Banksters:Changing The Rules & Putting The Squeeze On Consumers
It doesn’t seem that the US banking industry has learned anything from last year financial meltdown. Do they care about the overall health of the US economy? No. Do they care about American consumers? Even less. Despite having received an astronomical amount of money from the tax payers in 2008 & 2009, a lot of it not even fully accounted for, they are still running the show, dictating the rules and changing them arbitrarily, on a whim, to accommodate the greed of their corporate agenda.
In the expectation of tougher regulations from the Obama administration, most banks and credit cards companies have discretely made abrupt change to numerous rules. From lowering the balance available to their clients, even the one always making payments on time, to raising interest rates for no justifiable reason except that they can. What a lot of people do not understand when they apply for a credit card, and sign a contractual agreement with a financial institution, is that the institution lending them the money has the power to change the terms at any giving time with almost no legal recourse.
I want to give you a concrete example here. Like most people I do have credit cards, and even so I mainly use my American Express cards, which are more like debit cards because the full balance is due every month, I also have a Master Card with Chase Bank.
During the financial euphoria when banks & credit cards companies were literally throwing what appeared to be free money at consumers, I took the bait and accepted one of their countless promotional check offers, locked at a very attractive 3.99 percent rate, in order to pay off a higher interest rate credit card.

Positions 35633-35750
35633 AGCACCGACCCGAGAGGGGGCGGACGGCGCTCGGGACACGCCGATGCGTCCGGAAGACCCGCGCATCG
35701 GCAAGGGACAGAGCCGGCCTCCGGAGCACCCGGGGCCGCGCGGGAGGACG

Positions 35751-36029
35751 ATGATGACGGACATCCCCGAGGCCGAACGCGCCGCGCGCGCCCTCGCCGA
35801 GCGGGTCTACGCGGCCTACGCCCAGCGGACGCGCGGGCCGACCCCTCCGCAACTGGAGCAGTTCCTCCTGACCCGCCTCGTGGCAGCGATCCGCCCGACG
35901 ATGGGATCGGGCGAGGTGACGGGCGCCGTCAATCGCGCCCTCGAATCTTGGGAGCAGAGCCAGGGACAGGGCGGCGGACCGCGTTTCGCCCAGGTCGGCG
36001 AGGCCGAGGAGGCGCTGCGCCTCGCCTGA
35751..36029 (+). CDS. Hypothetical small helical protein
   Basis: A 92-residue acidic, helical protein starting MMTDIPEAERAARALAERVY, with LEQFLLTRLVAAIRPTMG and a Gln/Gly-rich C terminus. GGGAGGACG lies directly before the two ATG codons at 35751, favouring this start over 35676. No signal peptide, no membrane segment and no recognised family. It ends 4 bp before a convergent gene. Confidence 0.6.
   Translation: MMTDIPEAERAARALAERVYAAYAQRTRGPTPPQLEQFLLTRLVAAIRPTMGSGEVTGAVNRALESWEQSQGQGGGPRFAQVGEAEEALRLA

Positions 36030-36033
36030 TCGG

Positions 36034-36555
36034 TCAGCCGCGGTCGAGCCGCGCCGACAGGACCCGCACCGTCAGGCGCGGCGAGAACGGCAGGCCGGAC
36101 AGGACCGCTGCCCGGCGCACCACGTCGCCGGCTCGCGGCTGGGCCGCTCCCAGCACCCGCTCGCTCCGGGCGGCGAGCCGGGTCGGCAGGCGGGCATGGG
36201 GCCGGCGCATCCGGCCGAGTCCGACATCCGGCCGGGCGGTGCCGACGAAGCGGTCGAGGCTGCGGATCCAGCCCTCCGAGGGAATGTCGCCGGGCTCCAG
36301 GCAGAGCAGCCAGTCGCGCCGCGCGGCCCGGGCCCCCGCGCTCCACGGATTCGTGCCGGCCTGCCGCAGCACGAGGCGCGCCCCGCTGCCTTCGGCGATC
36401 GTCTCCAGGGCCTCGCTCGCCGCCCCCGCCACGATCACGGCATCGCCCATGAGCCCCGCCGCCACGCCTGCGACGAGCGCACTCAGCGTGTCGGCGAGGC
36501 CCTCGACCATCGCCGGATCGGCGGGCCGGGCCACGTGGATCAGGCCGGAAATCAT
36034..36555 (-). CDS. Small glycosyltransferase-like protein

Now, keep in mind that I have always made my payments on time, and I usually pay more than the required minimum payment. In the last 3 months Chase changed not one but two rules on me. First, I was informed that the credit available on the account was reduced by 3,000 dollars, OK, I can understand that, and I was not planning to use it anyway. The second strike from Chase was different in nature, and not acceptable. To my surprise, when I opened my last statement the minimum payment required by Chase was 3 times the amount of the one of the previous statement. I picked up the phone to get some clarification and was told that Chase had just increased the minimum payment from 2 percent to 5 percent of the balance owned on the card. The person on the phone told me that I had received a notification in June, she also added that if I had difficulties making the new payment something could be worked out. I was eager to find out the nature of Chase’s proposal. The proposal in question was yet another perfectly legal scam: I could pay less, but it would mean that they would not have to honored my 3.99 percent promotional rate, it would jump to 7.99 percent.
What the banks and credit cards companies are doing to all of us as consumers is plainly unacceptable, and should not be tolerated. So far the lack of action of the Obama administration has been positively puzzling. President Obama took office in January, since then nothing has really changed with the way Wall Street and the banks do business. The issue of setting up tough regulations on financial institutions should have been the top priority of his domestic agenda.
At the G20 summit in Pittsburgh, France, Germany & Britain will present a united front to fight for tough international regulations on banks it will hopefully push the Obama administration in the right direction. Americans should not be at the mercy of bankers & lenders.